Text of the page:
I will finish by saying that my position and that of the petition are in Israel’s long-term interests and also the Palestinians’ right to self-determination, which will never happen while they live under occupation, because the current situation is completely unsustainable. What happens if the Palestinians turn around and say to the government of Israel and the international community: ‘Okay, Israel, you might as well take the lot. You already control every aspect of our life: you control our movement, you control our resources, you control if we can go from A to B and you control how much food we can actually take into what is known as the ‘seam zone’ between Israel’s border and the illegal wall that has been built. But just give us the right to vote and just give us equal rights within the rule of law.’ What happens then? Israel has two choices. It is either democracy for all its citizens, which may see the end of Israel, or it is an apartheid state. Thank you.

CHAIR: Thank you, Mr Forde. Ms Turner, would you like to make a statement?

Ms Turner: I am just happy to supplement what David has said. Having also been to the Gaza Strip, the West Bank and Israel, I can supplement what David has said and endorse what he has said. I have met with several of the organisations that he has met with. More importantly, I too have witnessed what happened on the ground, particularly in 2010, which was not long after Operation Cast Lead. To see what happened in the Gaza strip had to be believed.

The Palestinian people suffer constant daily deprivation of one sort or another, as David has just explained. It cannot be justified as being called in the name of security, as always has been spoken about. What is very evident, however, is that this constant deprivation, in my view and the view of several others, forms amongst the Palestinian youth in particular the need for them to uprise. Therefore, when we talk about terrorism, these people do not wish to be terrorists, but if this situation were happening here in Australia or in any other country in the world, we would see youth rising up and attempting to take some measures. It is extremely minimal, and the people who want peace are trying their best to ensure that these sorts of things do not happen.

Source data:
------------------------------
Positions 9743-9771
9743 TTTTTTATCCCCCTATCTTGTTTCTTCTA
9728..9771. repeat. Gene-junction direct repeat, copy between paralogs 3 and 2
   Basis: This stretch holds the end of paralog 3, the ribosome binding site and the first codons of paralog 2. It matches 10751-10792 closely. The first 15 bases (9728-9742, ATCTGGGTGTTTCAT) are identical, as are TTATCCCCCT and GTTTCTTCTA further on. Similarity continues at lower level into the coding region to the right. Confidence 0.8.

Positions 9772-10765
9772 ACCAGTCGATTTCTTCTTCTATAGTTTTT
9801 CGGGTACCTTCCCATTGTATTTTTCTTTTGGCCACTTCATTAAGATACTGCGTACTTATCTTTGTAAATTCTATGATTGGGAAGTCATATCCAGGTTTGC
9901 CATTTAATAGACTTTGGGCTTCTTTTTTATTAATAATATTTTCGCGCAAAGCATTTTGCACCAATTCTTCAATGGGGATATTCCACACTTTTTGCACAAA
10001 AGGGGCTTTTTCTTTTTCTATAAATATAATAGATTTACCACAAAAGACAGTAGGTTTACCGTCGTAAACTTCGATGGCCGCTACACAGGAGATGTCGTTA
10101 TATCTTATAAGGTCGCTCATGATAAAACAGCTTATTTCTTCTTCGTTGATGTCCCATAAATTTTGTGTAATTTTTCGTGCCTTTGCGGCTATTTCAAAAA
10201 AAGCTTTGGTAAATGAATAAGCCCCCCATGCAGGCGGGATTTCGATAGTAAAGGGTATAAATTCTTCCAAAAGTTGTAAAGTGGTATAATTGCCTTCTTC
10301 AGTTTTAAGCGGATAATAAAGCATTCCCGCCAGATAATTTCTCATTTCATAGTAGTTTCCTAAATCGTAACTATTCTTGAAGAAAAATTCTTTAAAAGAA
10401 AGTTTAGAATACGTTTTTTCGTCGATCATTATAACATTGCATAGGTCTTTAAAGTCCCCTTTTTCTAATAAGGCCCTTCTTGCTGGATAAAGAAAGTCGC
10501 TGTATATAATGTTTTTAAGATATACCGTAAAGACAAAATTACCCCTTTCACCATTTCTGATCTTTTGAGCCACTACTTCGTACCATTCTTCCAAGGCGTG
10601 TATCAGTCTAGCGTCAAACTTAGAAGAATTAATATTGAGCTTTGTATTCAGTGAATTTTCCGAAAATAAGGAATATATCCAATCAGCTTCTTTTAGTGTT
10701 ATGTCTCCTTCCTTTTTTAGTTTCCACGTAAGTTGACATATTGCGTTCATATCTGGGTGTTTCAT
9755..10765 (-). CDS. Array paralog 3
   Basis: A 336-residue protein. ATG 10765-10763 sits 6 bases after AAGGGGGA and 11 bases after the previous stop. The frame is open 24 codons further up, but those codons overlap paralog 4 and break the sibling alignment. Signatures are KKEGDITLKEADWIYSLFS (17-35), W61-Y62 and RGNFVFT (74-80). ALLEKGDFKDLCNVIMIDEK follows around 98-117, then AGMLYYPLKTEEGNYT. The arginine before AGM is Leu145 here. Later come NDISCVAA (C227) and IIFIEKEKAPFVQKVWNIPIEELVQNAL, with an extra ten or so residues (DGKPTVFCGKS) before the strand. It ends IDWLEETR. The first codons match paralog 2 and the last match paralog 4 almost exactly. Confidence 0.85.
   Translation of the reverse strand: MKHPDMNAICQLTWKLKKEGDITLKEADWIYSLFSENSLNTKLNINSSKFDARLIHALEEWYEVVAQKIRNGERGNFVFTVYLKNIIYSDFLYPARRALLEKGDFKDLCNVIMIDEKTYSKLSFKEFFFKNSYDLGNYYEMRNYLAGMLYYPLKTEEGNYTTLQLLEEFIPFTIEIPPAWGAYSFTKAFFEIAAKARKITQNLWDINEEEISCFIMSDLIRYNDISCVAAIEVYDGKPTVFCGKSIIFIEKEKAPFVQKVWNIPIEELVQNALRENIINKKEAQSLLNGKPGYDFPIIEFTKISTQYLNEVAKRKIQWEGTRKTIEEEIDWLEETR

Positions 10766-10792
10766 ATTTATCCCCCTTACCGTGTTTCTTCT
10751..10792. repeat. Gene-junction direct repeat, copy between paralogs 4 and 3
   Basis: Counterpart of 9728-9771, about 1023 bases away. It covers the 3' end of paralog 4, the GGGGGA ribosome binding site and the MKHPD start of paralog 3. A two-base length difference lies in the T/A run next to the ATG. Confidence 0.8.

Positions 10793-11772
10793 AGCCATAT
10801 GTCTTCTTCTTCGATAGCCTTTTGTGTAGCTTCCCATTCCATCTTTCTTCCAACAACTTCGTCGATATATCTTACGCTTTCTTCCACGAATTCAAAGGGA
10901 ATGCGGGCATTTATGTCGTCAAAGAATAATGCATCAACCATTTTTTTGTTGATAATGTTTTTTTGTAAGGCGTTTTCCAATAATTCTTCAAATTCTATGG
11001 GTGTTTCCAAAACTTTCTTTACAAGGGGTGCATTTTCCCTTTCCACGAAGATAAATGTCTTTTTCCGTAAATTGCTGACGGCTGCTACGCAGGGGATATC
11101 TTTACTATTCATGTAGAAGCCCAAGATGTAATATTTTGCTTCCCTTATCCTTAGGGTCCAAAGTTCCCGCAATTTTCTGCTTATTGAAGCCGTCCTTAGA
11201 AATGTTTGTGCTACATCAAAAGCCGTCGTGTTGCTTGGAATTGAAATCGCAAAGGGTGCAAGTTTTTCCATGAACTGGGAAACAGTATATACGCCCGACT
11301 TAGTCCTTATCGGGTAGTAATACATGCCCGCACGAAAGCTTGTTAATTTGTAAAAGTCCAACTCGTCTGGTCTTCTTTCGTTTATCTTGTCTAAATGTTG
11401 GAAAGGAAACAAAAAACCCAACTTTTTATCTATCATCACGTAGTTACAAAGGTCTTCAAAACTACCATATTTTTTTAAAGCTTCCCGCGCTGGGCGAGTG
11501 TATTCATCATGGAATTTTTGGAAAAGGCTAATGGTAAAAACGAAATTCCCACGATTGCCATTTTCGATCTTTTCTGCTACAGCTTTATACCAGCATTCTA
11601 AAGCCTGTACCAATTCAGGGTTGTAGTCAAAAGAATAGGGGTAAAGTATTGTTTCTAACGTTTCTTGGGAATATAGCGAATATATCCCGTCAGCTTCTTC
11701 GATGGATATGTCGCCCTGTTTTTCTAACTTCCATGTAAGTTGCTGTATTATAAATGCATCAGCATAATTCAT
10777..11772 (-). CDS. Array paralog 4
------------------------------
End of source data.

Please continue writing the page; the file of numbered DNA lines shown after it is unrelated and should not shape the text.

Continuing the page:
I wish for Israel to be able to live in peace and security. I also think it is imperative that the Palestinian people have the right to self-determination, have the right to a state of their own. It is not going to happen purely by saying the two parties have to sit down and negotiate. I believe it is up to the world community to start to say, ‘Enough is enough.’ Let’s all work together to try to get some outcome for these two peoples. Thank you.

CHAIR: Thank you. I quote from your petition:

… then it must support Palestine’s bid for a place and a voice at the international table.

In terms of the place at the international table, what do you believe has been achieved since the resolution vote of November 2012?

Mr Forde: I share a view that to a degree there was a bit of symbolism around this, but it is a step forward. It is a huge step forward in terms of Palestinians getting self-determination recognition. The Palestinians will become an independent state, I guess, with the more recognition that happens, and that is what it is about. It also gives them access now to international bodies. One of the concerns of Israel, I think, was the International Criminal Court, if the Palestinians wanted to pursue that, but all member nations should have a right to pursue justice through international courts. We talk about democracy. We talk about the rule of law. Why should the Palestinians be denied that?

Dr JENSEN: Mr Forde, I was in Israel and also went to the West Bank in 2005. I remember that at the time there was an incredible argument within Israel about Gaza—I do not remember the terminology they used, but it was basically about allowing them self-government. I recall blue ribbons flying from antennas in Tel Aviv, meaning that they were in favour of Gaza having self-determination, and orange ones in Jerusalem, where they were not in favour of it. They did get their self-determination. You say that, first, Israel have no intention whatsoever of allowing a Palestinian state, yet they actually allowed Gaza self-determination. I would have thought that the way in which the Palestinians at that stage would have shown goodwill was to try to make Gaza as much as possible a model state. Instead, what they did was that they started firing rockets into Israel. I would like you to comment on that please.